* A New York City environmental organization called “BK ROT” violates OSHA safety regulations by forcing its employees to dangerously use their feet as brakes, “Fred Flintstone style,” on a bicycle, while hauling “almost eight hundred pounds” down “substantial hills.”

* Sandy Nurse, the organization’s founder, is running for political office.

* Nurse also thinks she shouldn’t have to pay back her college loans.

By Daniel Alman (aka Dan from Squirrel Hill)

February 15, 2020

In New York City, a woman named Sandy Nurse created an environmental organization called “BK ROT.” The organization collects food scraps and other organic waste, and turns it into compost.

As part if its green mission, all of its employees travel by bicycle.

The New Yorker recently wrote the following about this:

Five days a week, Victor Ibarra rides a bicycle through North Brooklyn, collecting food waste from restaurants, coffee shops, and other small businesses and packing it into plastic tubs on a trailer that he tows with his bike. There are two substantial hills on his route, and when the tubs are full the entire load—waste, trailer, bike, Ibarra—adds up to almost eight hundred pounds. “Uphill is really hard,” he said the other day. “But, actually, uphill is a lot easier than downhill. Going downhill, I have the hand brakes pressed on, but the bike is still going.” To stop completely, he has to use his feet, Fred Flintstone style.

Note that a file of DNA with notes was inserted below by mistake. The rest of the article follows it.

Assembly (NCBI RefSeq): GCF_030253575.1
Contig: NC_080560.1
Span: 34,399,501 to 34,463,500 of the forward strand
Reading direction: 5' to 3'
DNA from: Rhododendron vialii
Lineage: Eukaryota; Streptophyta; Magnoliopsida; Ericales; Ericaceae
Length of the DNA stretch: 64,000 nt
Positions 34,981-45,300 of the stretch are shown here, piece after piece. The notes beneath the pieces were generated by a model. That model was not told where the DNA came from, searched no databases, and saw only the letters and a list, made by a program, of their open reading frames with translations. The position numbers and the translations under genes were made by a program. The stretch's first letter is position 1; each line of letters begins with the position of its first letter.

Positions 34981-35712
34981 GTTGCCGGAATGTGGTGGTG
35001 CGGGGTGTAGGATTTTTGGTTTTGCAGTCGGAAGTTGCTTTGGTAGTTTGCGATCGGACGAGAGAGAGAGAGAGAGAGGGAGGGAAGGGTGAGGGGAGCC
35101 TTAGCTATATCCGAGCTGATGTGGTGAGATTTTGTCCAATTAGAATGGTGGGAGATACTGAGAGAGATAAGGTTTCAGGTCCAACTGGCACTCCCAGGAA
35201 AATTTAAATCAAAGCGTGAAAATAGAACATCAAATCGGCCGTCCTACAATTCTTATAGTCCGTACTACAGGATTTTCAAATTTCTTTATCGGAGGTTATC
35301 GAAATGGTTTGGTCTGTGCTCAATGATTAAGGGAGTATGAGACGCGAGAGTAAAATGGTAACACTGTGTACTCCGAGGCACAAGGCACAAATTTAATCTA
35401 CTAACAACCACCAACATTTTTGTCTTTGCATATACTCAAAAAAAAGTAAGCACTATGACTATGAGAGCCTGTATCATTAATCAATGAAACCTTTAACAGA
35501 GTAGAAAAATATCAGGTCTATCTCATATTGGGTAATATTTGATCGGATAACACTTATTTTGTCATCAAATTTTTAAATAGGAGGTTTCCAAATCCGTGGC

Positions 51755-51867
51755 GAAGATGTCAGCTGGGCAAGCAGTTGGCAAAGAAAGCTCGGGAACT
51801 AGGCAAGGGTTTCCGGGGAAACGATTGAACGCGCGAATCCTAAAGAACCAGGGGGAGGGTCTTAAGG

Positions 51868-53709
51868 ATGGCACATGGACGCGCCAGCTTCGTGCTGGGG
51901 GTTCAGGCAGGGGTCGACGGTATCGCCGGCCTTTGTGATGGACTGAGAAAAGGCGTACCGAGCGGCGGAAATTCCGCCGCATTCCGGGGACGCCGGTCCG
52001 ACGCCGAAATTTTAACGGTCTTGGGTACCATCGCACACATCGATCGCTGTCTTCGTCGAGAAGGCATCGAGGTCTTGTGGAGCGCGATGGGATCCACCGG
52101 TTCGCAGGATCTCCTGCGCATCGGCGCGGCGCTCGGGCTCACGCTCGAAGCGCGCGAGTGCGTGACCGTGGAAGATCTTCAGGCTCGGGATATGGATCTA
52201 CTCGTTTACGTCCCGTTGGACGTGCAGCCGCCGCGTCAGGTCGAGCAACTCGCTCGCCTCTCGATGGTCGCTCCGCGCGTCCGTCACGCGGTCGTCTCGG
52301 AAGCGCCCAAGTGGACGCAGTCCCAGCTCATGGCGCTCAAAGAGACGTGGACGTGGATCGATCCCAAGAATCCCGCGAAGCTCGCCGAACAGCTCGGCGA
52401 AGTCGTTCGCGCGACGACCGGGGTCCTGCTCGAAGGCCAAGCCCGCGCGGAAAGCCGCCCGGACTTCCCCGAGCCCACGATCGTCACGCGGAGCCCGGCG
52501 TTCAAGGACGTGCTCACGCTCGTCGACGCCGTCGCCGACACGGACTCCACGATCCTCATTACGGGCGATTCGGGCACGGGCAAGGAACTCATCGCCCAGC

Ibarra is twenty-three. His employer for the past six years has been BK ROT, a nonprofit hauling-and-composting operation in Bushwick.

This is very dangerous, and certainly a violation of OSHA safety rules.

Nurse also thinks she shouldn’t have to pay back the money that she chose to borrow for college, even though she chose to sign a legal document promising to pay the money back.

CNBC recently wrote the following about this:

Sandy Nurse doesn’t see why she needs to be $120,000 in debt “just for trying to improve my understanding of the world.”

And so, after a decade of struggling to repay her student loans, she plans to stop trying. She hopes others will join her, too, in a national strike against the country’s outstanding student loan debt, which is marching toward $1.7 trillion.

“It’s a way not to look at ourselves as failures because we’re failing to pay back an excessive amount of money for knowledge,” said Nurse

Nurse’s comments are despicable. Instead of admitting that she is a deadbeat and a liar, she is trying to falsely portray herself as being a victim.